Son on medication for depression after rape and killing

Paul Reid
Paul Reid
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THE son of a frail pensioner raped and killed by a teenager today told how he was battling with depression following her death.

Jay Soso was sentenced yesterday at the High Court in Edinburgh to 12 years and eight months for the sex attack he carried out on 63-year-old Marie Reid which led to her death.

Her son Paul revealed he was on medication and seeking counselling as he continues to come to terms with her horrible death. Mr Reid also condemned claims by Soso, now 20, who said that he did not remember the brutal assault in his victim’s home in Easter Drylaw Way as he had been smoking cannabis that day.

The 31-year-old said the drugs claims heard in court yesterday were an “excuse” for Soso, then 18, not to talk about the killing.

Soso admitted raping the pensioner on November 11, 2010, and also pleaded guilty to culpable homicide as the attack caused her death.

Soso met Mrs Reid when he moved into her street with his mother in 2003 and would run errands for his neighbour, who was described as having the health of an 80-year-old.

Mr Reid, who lives in Ferry Road, was in court to watch Soso being sentenced. He said: “I’m just glad it’s all over now. He could’ve got a bit longer in jail but I don’t want to think about it. We just want to get on with our lives.

“It’s been a very difficult time since my mum died. I’ve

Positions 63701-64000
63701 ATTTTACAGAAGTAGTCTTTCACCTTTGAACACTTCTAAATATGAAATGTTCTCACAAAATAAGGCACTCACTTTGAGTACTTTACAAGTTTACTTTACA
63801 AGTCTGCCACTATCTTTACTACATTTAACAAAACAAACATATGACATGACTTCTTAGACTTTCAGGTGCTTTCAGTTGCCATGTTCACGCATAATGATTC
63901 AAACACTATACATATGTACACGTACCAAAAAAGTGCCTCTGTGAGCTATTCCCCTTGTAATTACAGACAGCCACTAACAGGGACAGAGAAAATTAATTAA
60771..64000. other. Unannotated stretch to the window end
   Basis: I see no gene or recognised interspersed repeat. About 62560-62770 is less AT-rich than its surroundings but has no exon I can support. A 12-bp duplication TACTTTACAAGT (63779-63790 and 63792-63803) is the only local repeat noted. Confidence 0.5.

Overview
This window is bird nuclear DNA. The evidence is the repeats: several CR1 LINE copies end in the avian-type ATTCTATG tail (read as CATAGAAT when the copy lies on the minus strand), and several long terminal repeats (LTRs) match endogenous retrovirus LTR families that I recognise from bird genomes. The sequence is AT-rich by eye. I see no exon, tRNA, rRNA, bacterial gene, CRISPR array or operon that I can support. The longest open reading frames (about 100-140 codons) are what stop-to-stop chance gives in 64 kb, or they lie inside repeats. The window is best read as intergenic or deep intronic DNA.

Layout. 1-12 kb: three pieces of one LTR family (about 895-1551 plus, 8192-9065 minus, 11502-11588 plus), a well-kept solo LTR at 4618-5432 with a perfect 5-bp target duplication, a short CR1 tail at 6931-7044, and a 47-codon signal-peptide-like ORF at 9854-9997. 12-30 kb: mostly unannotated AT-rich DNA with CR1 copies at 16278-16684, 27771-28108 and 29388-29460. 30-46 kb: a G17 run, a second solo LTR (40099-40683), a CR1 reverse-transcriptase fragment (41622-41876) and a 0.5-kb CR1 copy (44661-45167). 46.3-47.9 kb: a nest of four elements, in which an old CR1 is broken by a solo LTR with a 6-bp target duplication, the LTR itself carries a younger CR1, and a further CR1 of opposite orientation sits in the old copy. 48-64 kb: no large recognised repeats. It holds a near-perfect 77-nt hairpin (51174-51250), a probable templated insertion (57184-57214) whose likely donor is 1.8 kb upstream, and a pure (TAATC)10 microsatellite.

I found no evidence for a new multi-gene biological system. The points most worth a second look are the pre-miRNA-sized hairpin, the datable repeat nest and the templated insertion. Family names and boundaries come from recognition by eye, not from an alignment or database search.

suffered from depression and been on medication and I’m starting to see a counsellor to see if that can help. Other things had been going on in my life but after what happened to my mum that pushed me over. I’m just trying to carry on now.”

Defence counsel Brian McConnachie QC told the court yesterday Soso had been abusing cannabis since he was 13 or 14, and would smoke the drug first thing in the morning, during lunchtime and after work.

Mr McConnachie said Soso remembered smoking the drug on the day of the killing, and also referred to a new study which indicated that cannabis use can leaves teenagers 
running the risk of seriously affecting their intelligence and memory.

But Mr Reid said: “I think the cannabis thing is an excuse. He knows and remembers what he did, but he doesn’t want to admit to it.”

Chief Inspector Matt 
Richards, who led the investigation into Mrs Reid’s death, said: “This was a harrowing case, not least for the family of Marie Reid, who suffered huge distress as the full circumstances of the crime committed by Jay Soso became apparent.”